Hobgoblins and Small Minds | Cypress
Hobgoblins and Small Minds
There is a famous misquote, which is "Consistency is the hobgoblin of small minds". This is a misstatement of Ralph Waldo Emerson's statement: "A foolish consistency is the hobgoblin of little minds, adored by little statesmen and philosophers and divines." I am not going to pretend I fully understand Emerson's point, but I will emphatically state that he DOES NOT mean that consistency is bad, but "foolish" or inappropriate consistency is. Another writer, Oscar Wilde had a different take: "Consistency is the last refuge of the unimaginative." When it comes to a design, "A foolish imagination is the last stop of a soon-to-be unemployed designer" (original quote of Jon D. Pearson).
Consistency versus imagination - the two are neither at odds nor opposite ends of the spectrum. Take for instance how a button works. If you were to look at a pushbutton on a device, could you tell its function by sight alone (all you can see is a button)? Probably not. Now, if I let you you play with the button and view what happens, and then asked you what its function is, do you think you could tell me? Only if it behaves consistently. Now, what if it is a really low-quality button, the contacts are very bouncy, the button has a lot of play in it and the device it is connected to is not debouncing the switch? As long as the function is consistent (when pressed the light turns on and when released it turns off, or pressing toggles the light on and pressing when light is on toggles light to off) you would have no problem to "specify" the behavior or to use this switch (although you may have to practice patience).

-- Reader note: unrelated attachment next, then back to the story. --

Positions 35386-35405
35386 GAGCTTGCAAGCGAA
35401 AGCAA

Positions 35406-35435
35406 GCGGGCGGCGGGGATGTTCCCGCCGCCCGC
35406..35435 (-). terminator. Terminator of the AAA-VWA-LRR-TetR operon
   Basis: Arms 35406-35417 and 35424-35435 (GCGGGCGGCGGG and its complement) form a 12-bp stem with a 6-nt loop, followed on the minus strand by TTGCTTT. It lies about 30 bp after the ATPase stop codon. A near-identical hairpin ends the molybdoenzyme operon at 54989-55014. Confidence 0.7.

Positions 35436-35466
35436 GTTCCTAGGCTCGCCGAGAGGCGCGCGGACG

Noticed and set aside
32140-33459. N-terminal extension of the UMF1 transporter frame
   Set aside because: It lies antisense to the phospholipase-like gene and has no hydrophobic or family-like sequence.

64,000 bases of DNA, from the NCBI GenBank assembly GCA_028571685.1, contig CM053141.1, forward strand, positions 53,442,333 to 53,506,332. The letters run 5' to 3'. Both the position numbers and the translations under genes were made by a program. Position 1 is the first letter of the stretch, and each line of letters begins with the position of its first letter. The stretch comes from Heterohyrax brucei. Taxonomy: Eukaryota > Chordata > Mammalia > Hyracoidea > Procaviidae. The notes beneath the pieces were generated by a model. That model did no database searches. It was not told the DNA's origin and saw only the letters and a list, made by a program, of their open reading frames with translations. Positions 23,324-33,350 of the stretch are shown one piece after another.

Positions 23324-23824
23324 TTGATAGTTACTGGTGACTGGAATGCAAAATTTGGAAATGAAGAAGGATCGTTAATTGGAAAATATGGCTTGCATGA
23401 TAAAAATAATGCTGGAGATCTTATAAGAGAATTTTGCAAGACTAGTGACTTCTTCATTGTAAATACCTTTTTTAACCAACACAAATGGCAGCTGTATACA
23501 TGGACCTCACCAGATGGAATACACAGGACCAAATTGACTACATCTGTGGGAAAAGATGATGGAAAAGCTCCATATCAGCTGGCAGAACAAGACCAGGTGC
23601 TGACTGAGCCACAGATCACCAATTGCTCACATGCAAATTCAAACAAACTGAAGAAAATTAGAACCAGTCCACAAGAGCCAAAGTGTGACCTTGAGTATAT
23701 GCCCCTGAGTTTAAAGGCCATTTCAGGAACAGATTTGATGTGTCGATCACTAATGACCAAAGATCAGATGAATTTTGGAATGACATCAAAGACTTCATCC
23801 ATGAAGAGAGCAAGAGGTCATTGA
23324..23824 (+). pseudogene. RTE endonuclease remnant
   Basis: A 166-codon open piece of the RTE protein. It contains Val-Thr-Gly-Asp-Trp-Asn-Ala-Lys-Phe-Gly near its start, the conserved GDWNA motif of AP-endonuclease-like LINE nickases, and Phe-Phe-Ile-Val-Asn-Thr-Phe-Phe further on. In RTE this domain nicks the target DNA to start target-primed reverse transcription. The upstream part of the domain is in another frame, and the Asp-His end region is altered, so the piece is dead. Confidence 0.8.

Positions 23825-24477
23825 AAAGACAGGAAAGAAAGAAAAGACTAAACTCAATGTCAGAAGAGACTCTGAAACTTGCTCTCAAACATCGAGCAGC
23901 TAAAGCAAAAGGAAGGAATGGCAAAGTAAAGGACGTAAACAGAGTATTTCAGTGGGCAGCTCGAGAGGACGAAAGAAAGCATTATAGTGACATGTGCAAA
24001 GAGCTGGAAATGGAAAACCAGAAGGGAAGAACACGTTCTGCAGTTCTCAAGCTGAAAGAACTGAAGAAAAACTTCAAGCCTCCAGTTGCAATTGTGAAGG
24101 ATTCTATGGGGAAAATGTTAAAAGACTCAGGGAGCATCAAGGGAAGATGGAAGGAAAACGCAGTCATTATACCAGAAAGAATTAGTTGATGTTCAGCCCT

Now, imagine the switch is very high quality and the device is sensing it very precisely, but there are hundreds of combinations of current status (button pressure, time-pressed, orientation of button) and previous state (time in state, pressure/time/orientation when entered or exited). How long would it take to exhaust all possibilities and experience them frequently enough to "learn" all the behavioral nuances to be able to specify the switch "behavior"? Answer is somewhere between now and eternity (or until you give up and go do something else).
Now try one more thought experiment: imagine you are creating a new home entertainment device, and the only switch and behavior you could make use of was a momentary pushbutton. Why? Because that is what you used before and therefore will always use, exclusively. Could you design a product with this constraint? Sure. Would it be satisfying enough to sell well? Depends upon the device and use-case complexity, but likely this artificial constraint would hamper the design and therefore the customer satisfaction and in turn sales.
So which is the right way? My suggestion is to always consider the user - if a user is better served by an imaginative re-definition, then go for it. If users are very comfortable with doing things a certain way, take great care in changing this behavior (and even greater care if improper use could be dangerous). But in every case, provide consistency at least in the local sense of being understandable and repeatable. Humans are very good at learning and training themselves to adapt to a poor design that always acts the same way. They have much less patience for an elegant design they cannot remember or understand how to use.
BTW, in preparation for this article I learned a hobgoblin is not always been a bad thing either, just like consistency. See http://en.wikipedia.org/wiki/Hobgoblin if you are interested.